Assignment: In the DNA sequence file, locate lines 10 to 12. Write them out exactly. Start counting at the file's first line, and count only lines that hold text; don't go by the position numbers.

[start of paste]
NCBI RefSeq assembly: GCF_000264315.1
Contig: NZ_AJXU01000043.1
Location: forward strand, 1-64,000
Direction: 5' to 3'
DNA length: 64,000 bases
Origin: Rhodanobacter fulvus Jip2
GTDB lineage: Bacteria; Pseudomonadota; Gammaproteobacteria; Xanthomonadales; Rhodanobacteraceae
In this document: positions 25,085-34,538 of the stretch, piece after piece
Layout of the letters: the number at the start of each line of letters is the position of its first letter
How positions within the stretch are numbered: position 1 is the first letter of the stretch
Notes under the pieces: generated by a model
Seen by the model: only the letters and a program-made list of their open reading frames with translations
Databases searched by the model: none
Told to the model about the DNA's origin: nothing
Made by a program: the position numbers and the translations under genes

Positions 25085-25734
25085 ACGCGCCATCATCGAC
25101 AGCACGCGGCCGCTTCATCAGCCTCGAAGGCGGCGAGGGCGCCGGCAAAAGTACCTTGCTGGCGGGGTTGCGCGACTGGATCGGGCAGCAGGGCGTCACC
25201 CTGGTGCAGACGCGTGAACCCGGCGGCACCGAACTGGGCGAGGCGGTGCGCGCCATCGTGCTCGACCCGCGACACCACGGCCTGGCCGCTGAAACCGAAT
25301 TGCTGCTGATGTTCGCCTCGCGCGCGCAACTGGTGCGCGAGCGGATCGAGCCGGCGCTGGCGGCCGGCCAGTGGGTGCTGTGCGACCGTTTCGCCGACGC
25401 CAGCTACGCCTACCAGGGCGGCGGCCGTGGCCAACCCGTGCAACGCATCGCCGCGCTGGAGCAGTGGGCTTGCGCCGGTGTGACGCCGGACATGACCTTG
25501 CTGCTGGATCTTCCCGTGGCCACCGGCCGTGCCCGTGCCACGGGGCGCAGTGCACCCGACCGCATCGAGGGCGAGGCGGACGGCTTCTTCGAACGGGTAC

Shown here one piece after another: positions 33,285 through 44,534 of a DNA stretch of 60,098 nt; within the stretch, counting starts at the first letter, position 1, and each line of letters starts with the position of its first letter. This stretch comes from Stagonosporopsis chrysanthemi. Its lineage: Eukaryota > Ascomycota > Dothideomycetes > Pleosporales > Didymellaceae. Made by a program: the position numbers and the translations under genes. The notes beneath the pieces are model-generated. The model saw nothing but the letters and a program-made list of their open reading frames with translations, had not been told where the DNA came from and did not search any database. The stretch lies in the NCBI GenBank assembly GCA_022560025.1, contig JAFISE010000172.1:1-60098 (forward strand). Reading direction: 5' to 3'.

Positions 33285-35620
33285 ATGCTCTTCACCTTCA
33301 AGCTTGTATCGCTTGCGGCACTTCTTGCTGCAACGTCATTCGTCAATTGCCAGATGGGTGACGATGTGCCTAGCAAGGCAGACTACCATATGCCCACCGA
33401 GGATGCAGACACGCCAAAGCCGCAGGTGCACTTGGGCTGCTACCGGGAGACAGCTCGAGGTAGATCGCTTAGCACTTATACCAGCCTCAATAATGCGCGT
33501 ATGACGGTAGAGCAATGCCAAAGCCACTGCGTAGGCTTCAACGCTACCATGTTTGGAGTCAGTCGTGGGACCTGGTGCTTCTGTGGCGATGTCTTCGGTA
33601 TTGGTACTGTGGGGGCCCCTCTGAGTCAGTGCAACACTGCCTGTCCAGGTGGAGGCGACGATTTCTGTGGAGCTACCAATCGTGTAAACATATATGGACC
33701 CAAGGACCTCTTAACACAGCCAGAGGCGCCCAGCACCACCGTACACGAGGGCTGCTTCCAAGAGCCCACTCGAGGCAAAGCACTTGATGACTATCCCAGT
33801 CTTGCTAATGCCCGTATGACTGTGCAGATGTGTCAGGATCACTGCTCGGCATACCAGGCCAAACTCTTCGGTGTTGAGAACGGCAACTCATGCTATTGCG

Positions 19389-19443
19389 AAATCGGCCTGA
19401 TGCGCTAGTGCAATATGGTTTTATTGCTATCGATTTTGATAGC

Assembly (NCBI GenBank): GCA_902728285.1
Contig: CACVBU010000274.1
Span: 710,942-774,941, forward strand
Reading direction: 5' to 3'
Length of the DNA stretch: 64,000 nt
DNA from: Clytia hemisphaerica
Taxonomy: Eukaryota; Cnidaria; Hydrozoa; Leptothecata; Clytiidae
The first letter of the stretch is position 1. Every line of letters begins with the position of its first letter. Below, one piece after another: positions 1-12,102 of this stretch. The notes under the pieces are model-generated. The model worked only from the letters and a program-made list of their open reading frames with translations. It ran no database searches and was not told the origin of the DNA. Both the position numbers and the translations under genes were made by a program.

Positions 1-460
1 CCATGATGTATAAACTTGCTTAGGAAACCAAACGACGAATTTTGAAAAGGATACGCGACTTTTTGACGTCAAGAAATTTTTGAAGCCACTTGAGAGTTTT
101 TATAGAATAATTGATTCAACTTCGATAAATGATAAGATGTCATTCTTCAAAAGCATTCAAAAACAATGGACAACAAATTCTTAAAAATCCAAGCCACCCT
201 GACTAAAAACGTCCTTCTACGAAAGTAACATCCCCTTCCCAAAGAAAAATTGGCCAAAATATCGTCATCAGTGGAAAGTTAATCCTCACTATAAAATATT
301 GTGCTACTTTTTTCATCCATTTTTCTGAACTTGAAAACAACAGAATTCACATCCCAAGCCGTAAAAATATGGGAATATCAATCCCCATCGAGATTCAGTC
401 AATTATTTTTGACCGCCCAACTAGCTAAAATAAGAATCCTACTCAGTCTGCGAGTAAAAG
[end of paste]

How positions within the stretch are numbered: position 1 is the first letter of the stretch
Notes under the pieces: generated by a model
Seen by the model: only the letters and a program-made list of their open reading frames with translations